Lscpu is a command line tool available on Linux systems that provides detailed information about the CPU architecture and its capabilities. When executed, lscpu displays various CPU-related details including the vendor, model name, and CPU family. It also reveals the number of CPU cores, threads per core, and total threads. Furthermore, it presents information on CPU frequencies, cache sizes, and maximum addressable memory.
Lscpu is helpful for system administrators and developers to understand the characteristics of the CPU in a system. By examining the CPU capabilities, they can optimize their applications or perform hardware-related tasks accordingly. Lscpu can be used to determine if the CPU is 32-bit or 64-bit, its endianness, and the supported instruction sets such as MMX, SSE, or AVX.
Additionally, lscpu provides insights into NUMA (Non-Uniform Memory Access) characteristics if the system has a NUMA architecture. It offers details on the distance between nodes, the number of nodes, and their memory channels. This information is valuable in optimizing memory access patterns for better performance.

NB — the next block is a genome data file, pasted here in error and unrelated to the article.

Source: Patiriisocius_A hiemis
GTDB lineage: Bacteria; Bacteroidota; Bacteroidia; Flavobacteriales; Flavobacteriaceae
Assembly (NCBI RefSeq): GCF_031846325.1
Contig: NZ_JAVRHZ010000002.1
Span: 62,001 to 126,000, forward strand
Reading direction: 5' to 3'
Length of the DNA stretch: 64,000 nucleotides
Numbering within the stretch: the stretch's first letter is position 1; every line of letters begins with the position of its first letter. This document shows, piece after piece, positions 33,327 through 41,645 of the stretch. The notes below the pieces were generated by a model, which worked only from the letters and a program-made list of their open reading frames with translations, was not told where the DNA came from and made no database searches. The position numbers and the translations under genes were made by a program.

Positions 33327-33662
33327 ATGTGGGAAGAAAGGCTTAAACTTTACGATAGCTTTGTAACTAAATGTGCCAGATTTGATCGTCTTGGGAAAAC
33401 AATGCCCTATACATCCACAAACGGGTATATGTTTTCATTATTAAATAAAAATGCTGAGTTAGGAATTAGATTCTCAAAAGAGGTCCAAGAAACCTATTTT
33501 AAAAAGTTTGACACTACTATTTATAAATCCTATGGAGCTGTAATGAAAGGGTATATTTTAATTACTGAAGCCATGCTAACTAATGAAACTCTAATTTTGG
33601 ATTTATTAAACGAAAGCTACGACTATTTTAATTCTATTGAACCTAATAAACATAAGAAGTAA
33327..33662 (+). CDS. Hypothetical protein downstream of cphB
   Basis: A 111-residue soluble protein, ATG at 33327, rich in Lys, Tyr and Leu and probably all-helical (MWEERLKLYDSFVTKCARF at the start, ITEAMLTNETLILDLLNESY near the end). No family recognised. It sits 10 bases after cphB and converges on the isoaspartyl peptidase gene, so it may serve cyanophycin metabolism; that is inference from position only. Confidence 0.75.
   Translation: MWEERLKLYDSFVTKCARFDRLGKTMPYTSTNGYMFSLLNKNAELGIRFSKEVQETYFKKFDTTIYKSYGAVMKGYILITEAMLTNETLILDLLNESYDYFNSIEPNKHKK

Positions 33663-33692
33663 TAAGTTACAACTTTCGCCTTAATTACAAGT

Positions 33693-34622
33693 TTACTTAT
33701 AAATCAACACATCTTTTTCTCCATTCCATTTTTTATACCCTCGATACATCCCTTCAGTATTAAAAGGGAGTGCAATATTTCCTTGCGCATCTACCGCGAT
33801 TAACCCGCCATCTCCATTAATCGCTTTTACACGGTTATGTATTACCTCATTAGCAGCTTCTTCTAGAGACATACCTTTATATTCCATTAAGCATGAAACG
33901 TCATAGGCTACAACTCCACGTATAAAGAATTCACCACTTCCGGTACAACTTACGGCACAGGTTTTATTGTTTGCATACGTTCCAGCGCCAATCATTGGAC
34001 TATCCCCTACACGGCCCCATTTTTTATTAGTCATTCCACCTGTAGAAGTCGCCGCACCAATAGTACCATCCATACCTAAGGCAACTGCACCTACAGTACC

In summary, lscpu is a versatile command line tool that provides comprehensive information about the CPU, helping users understand and utilize the capabilities of the hardware effectively.
List of commands for lscpu:
lscpu:tldr:20252 lscpu: Display information in a table.$ lscpu --extendedtry on your machineexplain this command
lscpu:tldr:20b32 lscpu: Display only information about offline CPUs in a table.$ lscpu --extended --offlinetry on your machineexplain this command
lscpu:tldr:87321 lscpu: Display information about all CPUs.$ lscputry on your machineexplain this command